layer_spatial_dropout_1d(0.15) %>% 
    filters = filters/2,
    kernel_size = kernel_size,
    activation = "relu",
  ) %>%
  # Apply average pooling:
  layer_global_average_pooling_1d() %>% 
  layer_batch_normalization() %>%
  layer_dropout(0.2) %>% 
    activation = "relu"
  ) %>% 
  layer_batch_normalization() %>%
  layer_dropout(0.25) %>% 
    activation = "softmax",
    name = "dense_output"


Layer (type)                   Output Shape                Param #    
conv1d_1 (Conv1D)              (None, 327, 24)             1176       
batch_normalization_1 (BatchNo (None, 327, 24)             96         
spatial_dropout1d_1 (SpatialDr (None, 327, 24)             0          
conv1d_2 (Conv1D)              (None, 320, 12)             2316       
global_average_pooling1d_1 (Gl (None, 12)                  0          
batch_normalization_2 (BatchNo (None, 12)                  48         
dropout_1 (Dropout)            (None, 12)                  0          
dense_1 (Dense)                (None, 48)                  624        
batch_normalization_3 (BatchNo (None, 48)                  192        
dropout_2 (Dropout)            (None, 48)                  0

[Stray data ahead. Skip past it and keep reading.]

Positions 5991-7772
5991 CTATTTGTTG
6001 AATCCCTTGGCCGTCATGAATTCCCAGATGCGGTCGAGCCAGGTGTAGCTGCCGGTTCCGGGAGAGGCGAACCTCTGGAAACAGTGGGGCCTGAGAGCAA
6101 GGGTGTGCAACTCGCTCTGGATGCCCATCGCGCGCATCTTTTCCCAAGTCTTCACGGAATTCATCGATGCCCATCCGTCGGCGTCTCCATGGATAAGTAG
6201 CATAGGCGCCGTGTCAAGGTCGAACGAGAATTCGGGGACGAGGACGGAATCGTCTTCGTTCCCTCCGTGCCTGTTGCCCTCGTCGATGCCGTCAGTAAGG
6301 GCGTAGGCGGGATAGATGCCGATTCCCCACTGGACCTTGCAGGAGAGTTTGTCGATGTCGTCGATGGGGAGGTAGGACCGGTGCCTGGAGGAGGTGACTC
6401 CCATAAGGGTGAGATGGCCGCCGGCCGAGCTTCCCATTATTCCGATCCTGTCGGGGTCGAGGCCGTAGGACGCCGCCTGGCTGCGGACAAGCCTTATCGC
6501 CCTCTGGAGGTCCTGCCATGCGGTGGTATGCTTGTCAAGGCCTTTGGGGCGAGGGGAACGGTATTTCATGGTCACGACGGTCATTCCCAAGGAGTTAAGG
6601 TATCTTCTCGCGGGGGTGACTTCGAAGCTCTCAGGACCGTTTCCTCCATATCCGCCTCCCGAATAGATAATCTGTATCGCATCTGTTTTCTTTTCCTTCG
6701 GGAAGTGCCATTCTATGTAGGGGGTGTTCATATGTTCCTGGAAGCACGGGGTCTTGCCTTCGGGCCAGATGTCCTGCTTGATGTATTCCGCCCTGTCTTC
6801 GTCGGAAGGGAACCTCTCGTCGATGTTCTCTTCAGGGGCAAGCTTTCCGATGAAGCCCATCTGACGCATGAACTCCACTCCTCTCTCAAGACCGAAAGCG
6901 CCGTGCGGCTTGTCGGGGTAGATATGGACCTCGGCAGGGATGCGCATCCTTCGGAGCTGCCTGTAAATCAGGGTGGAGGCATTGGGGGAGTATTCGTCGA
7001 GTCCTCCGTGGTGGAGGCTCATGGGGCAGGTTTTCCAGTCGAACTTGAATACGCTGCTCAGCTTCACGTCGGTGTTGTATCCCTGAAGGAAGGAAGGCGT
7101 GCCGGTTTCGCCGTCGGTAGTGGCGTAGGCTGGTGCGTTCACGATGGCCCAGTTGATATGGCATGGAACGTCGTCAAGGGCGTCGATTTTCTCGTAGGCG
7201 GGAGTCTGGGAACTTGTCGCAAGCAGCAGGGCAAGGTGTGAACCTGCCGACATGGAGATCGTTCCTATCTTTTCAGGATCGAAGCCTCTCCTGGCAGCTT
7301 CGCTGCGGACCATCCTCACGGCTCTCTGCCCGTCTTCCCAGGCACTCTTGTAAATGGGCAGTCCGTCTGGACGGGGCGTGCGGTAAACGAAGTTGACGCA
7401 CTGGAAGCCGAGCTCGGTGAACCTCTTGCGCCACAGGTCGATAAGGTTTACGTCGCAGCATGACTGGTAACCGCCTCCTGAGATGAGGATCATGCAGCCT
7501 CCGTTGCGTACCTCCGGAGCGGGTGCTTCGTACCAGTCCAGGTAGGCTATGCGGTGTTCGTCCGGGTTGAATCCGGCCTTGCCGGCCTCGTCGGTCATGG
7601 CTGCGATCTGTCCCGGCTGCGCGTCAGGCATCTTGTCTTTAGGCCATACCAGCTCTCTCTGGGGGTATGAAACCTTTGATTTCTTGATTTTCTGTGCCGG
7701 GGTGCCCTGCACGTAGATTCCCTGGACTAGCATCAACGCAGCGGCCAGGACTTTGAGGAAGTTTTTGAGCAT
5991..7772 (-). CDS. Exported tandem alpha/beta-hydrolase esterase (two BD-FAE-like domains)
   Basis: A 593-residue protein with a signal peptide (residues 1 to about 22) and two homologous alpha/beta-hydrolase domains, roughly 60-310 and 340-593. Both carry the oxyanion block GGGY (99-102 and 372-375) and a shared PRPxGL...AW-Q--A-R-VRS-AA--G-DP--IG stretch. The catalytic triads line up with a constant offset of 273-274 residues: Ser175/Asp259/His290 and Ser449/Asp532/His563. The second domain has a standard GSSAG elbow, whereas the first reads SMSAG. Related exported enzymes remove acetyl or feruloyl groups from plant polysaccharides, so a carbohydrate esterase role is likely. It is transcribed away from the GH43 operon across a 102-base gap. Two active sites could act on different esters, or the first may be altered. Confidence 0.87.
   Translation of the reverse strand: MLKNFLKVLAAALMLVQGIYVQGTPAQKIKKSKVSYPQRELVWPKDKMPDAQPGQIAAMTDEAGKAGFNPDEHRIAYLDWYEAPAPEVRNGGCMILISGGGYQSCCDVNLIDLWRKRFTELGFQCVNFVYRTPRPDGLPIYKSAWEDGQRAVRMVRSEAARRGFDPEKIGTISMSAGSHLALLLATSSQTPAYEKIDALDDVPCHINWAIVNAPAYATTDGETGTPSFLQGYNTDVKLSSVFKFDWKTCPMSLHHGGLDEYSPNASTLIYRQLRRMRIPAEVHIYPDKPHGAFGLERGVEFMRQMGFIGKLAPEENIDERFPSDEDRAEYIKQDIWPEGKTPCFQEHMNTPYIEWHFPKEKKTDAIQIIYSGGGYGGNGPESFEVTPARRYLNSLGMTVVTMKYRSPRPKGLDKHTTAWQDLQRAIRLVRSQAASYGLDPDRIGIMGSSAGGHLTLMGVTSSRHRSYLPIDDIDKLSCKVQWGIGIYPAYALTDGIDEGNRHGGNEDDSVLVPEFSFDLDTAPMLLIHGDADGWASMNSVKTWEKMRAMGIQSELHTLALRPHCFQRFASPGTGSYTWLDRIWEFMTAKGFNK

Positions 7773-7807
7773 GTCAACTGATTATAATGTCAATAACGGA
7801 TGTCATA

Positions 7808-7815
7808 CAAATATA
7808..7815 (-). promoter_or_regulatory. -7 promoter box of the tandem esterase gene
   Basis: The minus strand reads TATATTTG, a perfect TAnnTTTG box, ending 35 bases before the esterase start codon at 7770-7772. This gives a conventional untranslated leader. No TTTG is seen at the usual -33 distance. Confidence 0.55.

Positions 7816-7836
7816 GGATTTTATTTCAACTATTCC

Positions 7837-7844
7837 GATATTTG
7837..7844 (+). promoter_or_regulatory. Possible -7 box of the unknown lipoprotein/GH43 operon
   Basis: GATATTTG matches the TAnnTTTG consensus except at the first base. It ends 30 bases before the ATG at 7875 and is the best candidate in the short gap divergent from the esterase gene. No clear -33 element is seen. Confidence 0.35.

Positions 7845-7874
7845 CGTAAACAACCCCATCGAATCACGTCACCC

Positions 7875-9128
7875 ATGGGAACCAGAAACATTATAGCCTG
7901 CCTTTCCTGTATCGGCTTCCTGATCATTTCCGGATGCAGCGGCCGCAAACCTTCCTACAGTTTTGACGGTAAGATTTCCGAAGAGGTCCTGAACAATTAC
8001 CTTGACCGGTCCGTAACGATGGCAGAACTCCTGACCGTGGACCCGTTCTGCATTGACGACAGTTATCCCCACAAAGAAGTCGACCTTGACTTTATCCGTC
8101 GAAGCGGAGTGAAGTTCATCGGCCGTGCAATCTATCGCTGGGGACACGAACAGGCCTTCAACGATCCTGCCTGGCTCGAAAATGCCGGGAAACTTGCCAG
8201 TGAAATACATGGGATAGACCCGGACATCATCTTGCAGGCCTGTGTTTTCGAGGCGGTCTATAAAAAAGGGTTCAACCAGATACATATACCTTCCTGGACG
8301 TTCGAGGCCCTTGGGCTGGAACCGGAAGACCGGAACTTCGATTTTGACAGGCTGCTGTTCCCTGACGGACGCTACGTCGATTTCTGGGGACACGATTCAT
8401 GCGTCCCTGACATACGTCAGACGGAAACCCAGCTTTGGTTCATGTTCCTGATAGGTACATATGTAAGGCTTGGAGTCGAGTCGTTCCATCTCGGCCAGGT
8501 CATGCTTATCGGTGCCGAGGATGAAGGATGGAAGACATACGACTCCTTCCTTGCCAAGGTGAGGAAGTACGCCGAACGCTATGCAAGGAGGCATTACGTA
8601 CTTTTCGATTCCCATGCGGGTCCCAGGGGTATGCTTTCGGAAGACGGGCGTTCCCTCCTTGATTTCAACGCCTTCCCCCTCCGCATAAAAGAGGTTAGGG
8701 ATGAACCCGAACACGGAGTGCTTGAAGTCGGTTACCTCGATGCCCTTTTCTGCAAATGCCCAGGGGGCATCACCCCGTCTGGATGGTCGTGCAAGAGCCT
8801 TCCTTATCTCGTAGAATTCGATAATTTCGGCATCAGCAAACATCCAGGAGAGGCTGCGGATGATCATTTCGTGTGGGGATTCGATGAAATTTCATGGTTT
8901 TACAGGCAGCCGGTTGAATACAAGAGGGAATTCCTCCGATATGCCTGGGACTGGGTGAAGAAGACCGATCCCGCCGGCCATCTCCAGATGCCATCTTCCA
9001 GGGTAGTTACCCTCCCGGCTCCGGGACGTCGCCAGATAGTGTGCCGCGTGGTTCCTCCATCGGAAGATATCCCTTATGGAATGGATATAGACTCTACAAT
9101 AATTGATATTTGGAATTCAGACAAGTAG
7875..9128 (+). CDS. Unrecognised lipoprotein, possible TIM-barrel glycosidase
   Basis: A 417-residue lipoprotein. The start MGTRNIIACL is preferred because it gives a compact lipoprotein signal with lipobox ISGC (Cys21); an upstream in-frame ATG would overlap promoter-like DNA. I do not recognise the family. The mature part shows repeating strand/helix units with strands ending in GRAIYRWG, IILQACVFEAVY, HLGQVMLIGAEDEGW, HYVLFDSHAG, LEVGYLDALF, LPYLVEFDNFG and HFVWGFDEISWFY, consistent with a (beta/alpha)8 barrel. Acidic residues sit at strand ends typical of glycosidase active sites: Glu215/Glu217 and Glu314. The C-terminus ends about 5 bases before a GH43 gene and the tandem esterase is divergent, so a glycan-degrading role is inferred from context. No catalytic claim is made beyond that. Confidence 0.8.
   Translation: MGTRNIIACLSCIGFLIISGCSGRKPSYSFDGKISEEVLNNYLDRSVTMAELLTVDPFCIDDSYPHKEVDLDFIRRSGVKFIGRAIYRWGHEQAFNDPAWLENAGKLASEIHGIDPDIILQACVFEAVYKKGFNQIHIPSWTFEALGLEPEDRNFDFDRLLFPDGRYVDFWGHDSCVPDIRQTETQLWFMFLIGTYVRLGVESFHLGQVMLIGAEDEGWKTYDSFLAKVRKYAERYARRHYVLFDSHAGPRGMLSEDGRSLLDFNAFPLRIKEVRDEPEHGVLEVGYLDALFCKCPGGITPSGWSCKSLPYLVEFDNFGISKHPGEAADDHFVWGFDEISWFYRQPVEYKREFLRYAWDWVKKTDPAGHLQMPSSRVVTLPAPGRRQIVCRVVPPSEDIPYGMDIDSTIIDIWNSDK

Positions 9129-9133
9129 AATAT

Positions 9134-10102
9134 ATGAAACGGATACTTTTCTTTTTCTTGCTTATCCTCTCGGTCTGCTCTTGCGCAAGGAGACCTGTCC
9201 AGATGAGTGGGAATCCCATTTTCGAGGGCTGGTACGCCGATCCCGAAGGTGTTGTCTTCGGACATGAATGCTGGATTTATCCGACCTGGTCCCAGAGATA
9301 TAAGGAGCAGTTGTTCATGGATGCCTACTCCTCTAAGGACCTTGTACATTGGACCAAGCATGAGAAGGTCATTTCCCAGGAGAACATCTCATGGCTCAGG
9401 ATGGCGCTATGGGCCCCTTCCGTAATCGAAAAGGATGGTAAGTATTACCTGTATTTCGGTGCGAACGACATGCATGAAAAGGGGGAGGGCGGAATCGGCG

dense_output (Dense)           (None, 6)                   294        
Total params: 4,746
Trainable params: 4,578
Non-trainable params: 168


Now we can train the model using our test and training data. Note that we use callback_model_checkpoint() to ensure that we save only the best variation of the model (desirable since at some point in training the model may begin to overfit or otherwise stop improving).

# Compile model
model %>% compile(
  loss = "categorical_crossentropy",
  optimizer = "rmsprop",
  metrics = "accuracy"

trainHistory <- model %>%
    x = trainObs, y = trainY,
    epochs = 350,
    validation_data = list(testObs, testY),
    callbacks = list(
                                save_best_only = TRUE)

The model is learning something! We get a respectable 94.4% accuracy on the validation data, not bad with six possible classes to choose from. Let’s look into the validation performance a little deeper to see where the model is messing up.